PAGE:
Right now I’m putting the polish on the stats and projections that are going into the Patton $ Online product we sell (free trial going on now at and I came across the Cost and Price Scans for Eric Bedard, and do they tell a story:

In 2006, we paid $8 for Bedard, and he went out and earned us $17.

So, in 2007, we paid $19 for Bedard, and he went out and earned us $29.

So, in 2008, we paid $30 for Bedard, and he fell off the edge, earning $7.

But in 2009, we paid $19 because he was Eric Bedard, and he bounced back to earn $12 and lose us money.

Last year, we paid $8 for Bedard, and he didn’t pitch. What are we going to pay him this year?

Alex Patton says $5 right now. Mike Fenger says $4. I say he looks like a reserve to me, a guy who is worth controlling, but not such a good bet to spend money on, though if he’s having a good spring I’d pay a few dollars for his talented arm. The problem is that if he’s having a good spring his price is going to go back up to $8 or even more come opening day.

The point is that we tend to pay the most talented players as if they’re going to have as good a season as we can imagine, even if they’ve let us down recently. Bedard’s price went up lockstep with his earnings in 2007 and 2008, but when the injuries grabbed hold of him the air didn’t rush out of expectations. We kept bidding him up, hoping he’d get healthy again and the little discount we thought we were getting for his iffy health would become a big one.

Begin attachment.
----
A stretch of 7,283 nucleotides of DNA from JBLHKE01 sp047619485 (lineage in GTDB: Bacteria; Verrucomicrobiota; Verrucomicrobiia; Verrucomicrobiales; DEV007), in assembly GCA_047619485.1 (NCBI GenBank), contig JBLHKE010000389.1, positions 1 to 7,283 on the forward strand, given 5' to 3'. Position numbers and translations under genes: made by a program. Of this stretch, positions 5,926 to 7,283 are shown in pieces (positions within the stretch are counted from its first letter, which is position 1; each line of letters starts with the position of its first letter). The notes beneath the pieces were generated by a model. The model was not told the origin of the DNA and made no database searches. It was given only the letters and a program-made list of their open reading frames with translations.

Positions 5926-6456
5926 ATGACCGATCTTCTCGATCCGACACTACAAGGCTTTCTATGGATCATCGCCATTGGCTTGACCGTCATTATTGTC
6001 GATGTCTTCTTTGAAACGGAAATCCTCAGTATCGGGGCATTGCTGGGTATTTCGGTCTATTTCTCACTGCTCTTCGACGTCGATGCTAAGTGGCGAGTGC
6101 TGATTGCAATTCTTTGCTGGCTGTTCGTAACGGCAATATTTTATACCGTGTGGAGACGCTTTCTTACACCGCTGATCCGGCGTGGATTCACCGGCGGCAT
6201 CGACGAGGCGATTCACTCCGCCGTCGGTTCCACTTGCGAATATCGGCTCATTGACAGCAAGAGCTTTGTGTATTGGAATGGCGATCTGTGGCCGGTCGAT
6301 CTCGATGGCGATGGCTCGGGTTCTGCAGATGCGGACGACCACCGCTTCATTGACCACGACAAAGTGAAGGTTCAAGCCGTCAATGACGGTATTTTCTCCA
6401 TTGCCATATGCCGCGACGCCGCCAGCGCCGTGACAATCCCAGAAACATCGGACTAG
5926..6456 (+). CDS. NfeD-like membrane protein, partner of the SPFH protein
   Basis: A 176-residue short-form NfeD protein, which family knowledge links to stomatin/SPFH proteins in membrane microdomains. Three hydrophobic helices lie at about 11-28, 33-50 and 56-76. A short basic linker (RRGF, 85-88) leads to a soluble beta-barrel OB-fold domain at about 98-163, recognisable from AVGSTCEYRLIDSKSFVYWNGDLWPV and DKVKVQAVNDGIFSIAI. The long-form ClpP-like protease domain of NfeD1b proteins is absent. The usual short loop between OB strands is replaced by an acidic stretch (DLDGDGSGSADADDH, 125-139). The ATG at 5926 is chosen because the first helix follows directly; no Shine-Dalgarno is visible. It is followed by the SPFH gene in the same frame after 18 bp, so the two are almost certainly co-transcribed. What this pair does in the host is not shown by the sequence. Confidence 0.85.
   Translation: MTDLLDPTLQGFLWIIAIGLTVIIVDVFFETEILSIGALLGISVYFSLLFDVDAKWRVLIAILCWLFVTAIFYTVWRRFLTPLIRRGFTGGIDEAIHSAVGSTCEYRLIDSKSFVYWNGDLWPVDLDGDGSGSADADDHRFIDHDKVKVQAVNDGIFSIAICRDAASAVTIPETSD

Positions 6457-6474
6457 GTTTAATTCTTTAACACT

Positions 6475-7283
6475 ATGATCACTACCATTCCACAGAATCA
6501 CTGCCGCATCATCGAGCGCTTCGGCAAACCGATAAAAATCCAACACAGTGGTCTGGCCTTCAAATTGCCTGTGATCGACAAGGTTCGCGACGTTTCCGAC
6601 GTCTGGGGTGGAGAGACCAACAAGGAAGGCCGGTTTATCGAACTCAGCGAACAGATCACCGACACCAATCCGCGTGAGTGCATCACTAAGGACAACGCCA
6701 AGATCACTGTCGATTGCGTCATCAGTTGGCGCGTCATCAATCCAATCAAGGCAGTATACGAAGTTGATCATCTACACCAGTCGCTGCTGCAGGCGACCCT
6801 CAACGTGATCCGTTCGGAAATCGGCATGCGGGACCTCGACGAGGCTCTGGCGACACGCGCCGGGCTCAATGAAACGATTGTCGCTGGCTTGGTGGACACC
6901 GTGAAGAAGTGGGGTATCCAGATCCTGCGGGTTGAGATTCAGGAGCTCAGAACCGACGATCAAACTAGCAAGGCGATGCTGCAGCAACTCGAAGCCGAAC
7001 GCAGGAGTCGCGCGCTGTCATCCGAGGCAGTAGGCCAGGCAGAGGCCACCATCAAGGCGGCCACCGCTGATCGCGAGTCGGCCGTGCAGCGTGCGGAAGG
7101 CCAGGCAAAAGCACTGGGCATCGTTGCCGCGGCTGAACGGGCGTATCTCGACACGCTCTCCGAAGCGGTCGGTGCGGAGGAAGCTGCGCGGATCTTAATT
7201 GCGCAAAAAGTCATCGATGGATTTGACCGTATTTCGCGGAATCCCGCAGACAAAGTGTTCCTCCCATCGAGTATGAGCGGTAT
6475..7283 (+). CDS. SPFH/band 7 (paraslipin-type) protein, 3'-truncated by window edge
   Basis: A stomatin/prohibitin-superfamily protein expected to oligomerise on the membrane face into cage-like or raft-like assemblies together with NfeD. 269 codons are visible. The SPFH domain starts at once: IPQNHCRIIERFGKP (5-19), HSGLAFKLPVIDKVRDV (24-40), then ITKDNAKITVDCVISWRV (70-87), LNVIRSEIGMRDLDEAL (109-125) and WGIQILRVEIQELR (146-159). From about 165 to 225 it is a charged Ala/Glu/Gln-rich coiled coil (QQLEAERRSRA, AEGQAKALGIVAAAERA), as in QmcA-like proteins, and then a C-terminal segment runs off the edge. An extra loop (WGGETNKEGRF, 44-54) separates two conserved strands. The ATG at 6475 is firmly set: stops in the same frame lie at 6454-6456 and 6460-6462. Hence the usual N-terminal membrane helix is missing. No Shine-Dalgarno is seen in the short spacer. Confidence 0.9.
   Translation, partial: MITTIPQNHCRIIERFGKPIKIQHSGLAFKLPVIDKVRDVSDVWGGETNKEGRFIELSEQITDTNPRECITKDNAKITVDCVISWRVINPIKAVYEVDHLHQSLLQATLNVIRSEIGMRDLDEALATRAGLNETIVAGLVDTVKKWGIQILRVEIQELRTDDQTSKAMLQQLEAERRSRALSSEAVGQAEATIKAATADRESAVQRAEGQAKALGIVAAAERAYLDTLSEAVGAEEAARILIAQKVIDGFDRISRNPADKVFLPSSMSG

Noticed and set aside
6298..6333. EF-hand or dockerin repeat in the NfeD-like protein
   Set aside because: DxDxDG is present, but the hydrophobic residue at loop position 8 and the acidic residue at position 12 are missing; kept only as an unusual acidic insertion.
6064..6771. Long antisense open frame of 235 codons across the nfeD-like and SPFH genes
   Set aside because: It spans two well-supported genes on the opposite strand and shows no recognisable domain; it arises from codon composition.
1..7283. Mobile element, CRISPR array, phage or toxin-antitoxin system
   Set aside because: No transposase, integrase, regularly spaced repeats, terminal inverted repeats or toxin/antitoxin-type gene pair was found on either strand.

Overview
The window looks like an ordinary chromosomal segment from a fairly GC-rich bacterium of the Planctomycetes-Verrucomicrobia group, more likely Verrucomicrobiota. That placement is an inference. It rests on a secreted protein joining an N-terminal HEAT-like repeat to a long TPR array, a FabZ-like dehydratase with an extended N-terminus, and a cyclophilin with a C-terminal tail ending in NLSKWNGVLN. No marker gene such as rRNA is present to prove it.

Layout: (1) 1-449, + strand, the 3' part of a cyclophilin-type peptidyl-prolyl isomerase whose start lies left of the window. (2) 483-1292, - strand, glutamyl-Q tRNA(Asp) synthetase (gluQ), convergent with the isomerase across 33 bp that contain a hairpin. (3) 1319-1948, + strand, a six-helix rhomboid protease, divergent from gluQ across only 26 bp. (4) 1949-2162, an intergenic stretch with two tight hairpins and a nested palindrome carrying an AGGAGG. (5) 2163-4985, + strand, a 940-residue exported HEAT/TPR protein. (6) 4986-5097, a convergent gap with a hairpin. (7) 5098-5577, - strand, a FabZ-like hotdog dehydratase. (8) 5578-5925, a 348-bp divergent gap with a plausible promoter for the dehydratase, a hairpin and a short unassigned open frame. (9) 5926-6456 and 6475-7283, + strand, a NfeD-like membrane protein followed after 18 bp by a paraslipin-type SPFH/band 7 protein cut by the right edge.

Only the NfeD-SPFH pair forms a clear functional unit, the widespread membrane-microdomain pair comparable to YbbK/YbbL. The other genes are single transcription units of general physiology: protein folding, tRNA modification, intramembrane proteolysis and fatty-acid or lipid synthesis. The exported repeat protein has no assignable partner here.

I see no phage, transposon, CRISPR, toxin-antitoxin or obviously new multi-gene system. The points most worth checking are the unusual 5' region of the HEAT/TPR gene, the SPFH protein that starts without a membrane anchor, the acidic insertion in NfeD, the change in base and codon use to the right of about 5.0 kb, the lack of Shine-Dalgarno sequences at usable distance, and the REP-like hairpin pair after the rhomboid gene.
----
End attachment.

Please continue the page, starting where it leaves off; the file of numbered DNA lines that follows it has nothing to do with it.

The problem with this is that we’re actually still investing top dollar in a fragile economy. Over the past five years we’ve spent $81 on Bedard and he’s earned back $65. That’s not a disaster, but it isn’t a winning strategy either. You want to pay up for the guys who are going up before they go up, like Bedard in 2006 and 2007, and try to avoid the guys who are at their peak with nowhere to go but down, as the oft-injured Bedard has proved the last three years.

It isn’t always easy and it’s a call all of us get wrong more than we’d like, but it is the single most important mental adjustment you can make. Paying for last year’s stats, especially from players without a serious track record of success and health, is often a losing game.

The Guide has Arrived!

The Fantasy Baseball Guide 2011
The Fantasy Baseball Guide 2011

I just received copies from the printer, and copies should start arriving in northern Ontario any day now, and elsewhere soon thereafter.

I’m told that we’ll be back in Wal Mart this year (a snafu last year kept us out) and Barnes and Noble and Borders, as usual. Please let us know where you find it, and where you don’t.

This year’s edition has a new format for the Mock Draft devised by designer Brian Meissner, which is so smart and useful I’m speechless, and what I hope are more fun and informative cheat sheets, plus tons of Picks and Pans and, on the back page, Joe Sheehan’s five sleepers.